Aircraft crew in ‘protective custody’     
Security begins investigation
By Senator Iroegbu in Abuja and Ibrahim Shuaibu in Kano

Security operatives at Malam Aminu Kano International Airport in the early hours of Saturday intercepted and impounded

a suspicious Russian-made Antonov cargo plane and its French-speaking crew.

A security source told THISDAY in Kano under condition of anonymity that the plane, bound for the Chadian capital N’djamena, was loaded with military hardware including AK- 47 rifles and two helicopters. “I was at a duty post last [Friday] night; I was informed by my boss immediately after the seizure of the plane loaded with various categories of arms,” he said.

“Inside the plane, there were two helicopters apart from the military hard wares and rifles loaded inside the plane. The plane is right now parked within the airport under heavy security guard.”

The plane, according to a report by Reuters, was travelling from Bangui, the capital of Central African Republic, to N’Djamena but was forced to make an emergency landing in Kano because N’Djamena airport was closed.

The Reuters report also said that after the five crew members were detained, inspectors found two helicopters, a bullet-proof jeep and boxes of what were suspected to be military hardware.

Confirming the seizure of the plane to THISDAY, the General Manager Communication of Federal Airport Authority of Nigeria (FAAN), Yakubu Datti said, “The pilot sought for permission to land at the airport following a technical problem with the aircraft.”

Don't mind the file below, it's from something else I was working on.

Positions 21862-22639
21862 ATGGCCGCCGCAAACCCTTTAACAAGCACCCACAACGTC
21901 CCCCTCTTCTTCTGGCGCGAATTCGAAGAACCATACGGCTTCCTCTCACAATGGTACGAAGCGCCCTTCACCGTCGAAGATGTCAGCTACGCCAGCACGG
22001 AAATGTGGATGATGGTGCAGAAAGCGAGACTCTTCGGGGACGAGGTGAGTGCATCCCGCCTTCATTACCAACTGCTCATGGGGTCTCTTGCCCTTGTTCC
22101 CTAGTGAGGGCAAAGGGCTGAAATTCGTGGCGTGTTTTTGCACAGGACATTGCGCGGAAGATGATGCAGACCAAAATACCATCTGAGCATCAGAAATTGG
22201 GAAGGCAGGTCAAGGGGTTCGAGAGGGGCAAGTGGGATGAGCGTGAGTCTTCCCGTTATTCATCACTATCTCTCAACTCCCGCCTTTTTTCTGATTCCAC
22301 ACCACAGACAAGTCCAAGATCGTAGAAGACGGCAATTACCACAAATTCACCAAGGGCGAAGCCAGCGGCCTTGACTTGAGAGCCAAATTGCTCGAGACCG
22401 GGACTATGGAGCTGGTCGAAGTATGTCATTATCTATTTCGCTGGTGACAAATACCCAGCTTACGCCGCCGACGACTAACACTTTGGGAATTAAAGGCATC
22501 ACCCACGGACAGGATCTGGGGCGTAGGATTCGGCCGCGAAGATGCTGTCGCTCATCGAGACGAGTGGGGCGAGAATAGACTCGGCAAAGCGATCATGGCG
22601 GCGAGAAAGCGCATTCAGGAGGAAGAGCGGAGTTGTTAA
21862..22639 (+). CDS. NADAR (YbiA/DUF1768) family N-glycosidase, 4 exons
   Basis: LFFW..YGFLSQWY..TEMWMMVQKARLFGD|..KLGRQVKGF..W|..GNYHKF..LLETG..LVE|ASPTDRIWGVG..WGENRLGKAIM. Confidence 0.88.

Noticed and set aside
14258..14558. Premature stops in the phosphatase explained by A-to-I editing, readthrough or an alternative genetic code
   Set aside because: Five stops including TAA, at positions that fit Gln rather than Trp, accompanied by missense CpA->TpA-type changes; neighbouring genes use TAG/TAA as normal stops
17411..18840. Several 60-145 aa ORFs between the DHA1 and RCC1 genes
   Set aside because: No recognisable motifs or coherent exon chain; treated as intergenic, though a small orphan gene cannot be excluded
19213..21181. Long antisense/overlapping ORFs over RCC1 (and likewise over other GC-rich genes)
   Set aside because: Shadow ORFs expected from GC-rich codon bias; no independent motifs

Mr Datti declined to disclose the content of the aircraft, but said the security agencies have since commenced investigations on the issue.
Another intelligence source, who confirmed the incidence, said there were on-going investigations, which included the use of diplomatic channels to unravel the mission of the aircraft, its origin and destination.

Responding to THISDAY inquiry, a top military source said that all necessary investigations were being carried out to ascertain those behind the impounded aircraft and its contents.

“Yes an aircraft was impounded,” he said. “We learnt of the arrest and I have contacted the Commander on ground in Kano for further findings. We will get back to you very soon as investigation is on-going. We will surely get back to you when we have good information for you.”

In another twist to the developing story, a source within the Office of National Security Adviser (ONSA) has viewed the incident as an American-orchestrated plan to scuttle the new growing rapprochement between Nigeria and Russia.